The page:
In what could be termed as one of the most bizarre findings of recent times, researchers have said that if a man watches way too much porn, then his partner will suffer from an eating disorder. Yes, that’s exactly what the study suggests!
According to the study, the behavior of a romantic partner can be associated with the likelihood of a woman experiencing extreme guilt about eating, binging or purging.
These symptoms were found to be higher in those women who felt pressurized by their boyfriends or husbands to be thin. “The relationship between partner pornography use and disordered eating was stronger for this group of women than for college women we’ve previously studied,” news agency IANS quoted the research’s a co-author Tracy Tylka, a Professor at the Ohio State University, as saying.
“That could be because these women have had more relationship experiences, and these experiences have shaped their relationships with food and their perceptions of their bodies,” Tylka added.
The study has been published in the International Journal of Eating Disorders. In order to conduct the study, the team of researchers examined 409 women who were having relationships with men.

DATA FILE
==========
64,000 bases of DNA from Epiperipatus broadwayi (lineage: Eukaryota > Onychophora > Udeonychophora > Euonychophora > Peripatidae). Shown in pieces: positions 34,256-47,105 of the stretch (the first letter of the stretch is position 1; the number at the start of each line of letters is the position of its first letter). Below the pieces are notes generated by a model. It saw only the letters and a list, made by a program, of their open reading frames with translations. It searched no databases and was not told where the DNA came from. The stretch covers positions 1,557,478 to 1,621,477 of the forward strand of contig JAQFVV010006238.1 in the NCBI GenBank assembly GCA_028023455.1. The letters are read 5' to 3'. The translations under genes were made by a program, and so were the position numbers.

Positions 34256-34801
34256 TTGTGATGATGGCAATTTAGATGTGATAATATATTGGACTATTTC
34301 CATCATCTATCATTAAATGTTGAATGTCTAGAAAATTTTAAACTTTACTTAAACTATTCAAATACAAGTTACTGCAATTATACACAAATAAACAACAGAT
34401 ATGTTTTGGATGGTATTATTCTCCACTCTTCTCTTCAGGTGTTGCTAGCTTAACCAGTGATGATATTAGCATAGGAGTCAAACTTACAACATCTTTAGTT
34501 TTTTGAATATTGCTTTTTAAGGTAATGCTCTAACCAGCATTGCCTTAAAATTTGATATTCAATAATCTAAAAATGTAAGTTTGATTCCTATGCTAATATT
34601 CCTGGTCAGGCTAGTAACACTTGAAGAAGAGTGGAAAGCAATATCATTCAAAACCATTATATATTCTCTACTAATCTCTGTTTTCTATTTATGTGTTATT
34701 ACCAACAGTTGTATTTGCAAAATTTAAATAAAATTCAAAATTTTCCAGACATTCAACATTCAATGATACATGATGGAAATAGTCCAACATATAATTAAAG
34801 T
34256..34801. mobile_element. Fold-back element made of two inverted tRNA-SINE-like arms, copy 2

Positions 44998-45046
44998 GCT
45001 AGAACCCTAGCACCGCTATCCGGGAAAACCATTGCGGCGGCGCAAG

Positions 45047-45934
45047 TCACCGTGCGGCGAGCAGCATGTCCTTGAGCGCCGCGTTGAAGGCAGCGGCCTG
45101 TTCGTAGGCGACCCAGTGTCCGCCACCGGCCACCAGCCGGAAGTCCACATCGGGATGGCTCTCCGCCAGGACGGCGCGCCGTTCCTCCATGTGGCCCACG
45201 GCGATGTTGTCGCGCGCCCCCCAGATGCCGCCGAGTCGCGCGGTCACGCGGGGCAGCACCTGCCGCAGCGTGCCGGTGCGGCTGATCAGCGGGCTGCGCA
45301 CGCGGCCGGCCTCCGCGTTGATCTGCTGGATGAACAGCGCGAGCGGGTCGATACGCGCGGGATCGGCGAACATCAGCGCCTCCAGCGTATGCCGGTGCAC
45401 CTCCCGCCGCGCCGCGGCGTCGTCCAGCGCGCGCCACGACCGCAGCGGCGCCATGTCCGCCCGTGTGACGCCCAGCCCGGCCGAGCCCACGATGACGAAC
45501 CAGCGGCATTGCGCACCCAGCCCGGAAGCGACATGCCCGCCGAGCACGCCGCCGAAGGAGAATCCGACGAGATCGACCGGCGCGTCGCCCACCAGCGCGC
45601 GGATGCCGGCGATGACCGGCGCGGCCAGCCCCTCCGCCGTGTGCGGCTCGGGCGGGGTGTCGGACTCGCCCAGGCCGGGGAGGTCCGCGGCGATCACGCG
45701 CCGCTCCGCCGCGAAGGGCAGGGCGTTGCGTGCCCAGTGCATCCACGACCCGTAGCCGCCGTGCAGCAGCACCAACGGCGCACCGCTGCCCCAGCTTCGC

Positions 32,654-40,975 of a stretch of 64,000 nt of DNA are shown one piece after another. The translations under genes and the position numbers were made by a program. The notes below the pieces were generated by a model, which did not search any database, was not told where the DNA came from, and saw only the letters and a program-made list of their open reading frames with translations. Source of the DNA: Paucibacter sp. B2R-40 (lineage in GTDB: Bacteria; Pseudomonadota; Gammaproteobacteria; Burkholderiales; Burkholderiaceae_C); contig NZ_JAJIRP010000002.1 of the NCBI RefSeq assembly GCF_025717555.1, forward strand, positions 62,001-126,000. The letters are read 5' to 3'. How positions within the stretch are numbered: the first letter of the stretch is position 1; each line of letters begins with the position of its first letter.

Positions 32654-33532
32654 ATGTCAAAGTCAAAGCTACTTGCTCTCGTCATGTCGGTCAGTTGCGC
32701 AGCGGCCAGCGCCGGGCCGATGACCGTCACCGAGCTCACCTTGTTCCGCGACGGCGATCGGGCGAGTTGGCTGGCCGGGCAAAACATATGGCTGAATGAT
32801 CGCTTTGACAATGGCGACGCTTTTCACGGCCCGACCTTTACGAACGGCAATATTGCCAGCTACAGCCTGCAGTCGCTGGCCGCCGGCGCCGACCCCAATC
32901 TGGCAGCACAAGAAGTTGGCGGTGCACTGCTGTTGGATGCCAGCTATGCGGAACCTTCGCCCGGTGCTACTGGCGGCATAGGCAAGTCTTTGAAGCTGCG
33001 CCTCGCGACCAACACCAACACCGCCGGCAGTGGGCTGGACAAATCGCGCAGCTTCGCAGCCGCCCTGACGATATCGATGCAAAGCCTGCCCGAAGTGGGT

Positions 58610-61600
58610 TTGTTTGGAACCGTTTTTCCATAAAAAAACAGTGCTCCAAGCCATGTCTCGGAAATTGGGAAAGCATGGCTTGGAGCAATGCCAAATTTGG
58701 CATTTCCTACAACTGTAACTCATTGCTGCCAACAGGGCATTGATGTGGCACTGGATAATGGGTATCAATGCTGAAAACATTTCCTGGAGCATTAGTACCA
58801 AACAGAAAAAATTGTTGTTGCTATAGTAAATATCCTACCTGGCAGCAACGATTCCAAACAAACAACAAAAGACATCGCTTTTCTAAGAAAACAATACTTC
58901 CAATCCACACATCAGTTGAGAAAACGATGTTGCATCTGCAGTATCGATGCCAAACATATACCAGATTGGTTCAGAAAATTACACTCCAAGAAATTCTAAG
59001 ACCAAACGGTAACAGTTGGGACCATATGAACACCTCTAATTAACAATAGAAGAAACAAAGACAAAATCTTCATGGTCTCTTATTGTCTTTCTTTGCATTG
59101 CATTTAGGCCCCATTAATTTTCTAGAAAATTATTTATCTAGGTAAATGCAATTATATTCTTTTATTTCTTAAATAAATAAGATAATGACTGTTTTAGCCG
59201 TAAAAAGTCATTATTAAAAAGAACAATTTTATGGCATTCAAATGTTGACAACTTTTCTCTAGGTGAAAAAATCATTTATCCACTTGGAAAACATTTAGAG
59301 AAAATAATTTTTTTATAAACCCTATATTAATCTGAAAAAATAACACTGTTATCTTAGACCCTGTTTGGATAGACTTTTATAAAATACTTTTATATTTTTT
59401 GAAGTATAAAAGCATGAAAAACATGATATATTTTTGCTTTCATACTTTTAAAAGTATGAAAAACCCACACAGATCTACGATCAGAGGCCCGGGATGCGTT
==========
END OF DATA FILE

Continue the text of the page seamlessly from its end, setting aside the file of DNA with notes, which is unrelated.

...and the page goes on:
The participating women were given a questionnaire which was designed to examine symptoms of eating disorders. The women had to answer questions about perceived pressure from the media and their partners, families, and friends in their lives to have a fit body.
They also answered questions about how many hours did their partners spend watching porn every week, ranging from none to more than eight hours. They also had to estimate as to how often did their previous partners watch porn on a scale from never to almost always.
After closely studying the responses of the women to those questions, the researchers found a clear relationship between eating disorders and the perceived partner pressure of being thin and pornography.
“In many categories of eating disorder symptoms, perceived pressure from a romantic partner to be thin appeared to be more detrimental than pressure from friends or family, or even the media,” a report in IANS quoted Tylka as saying.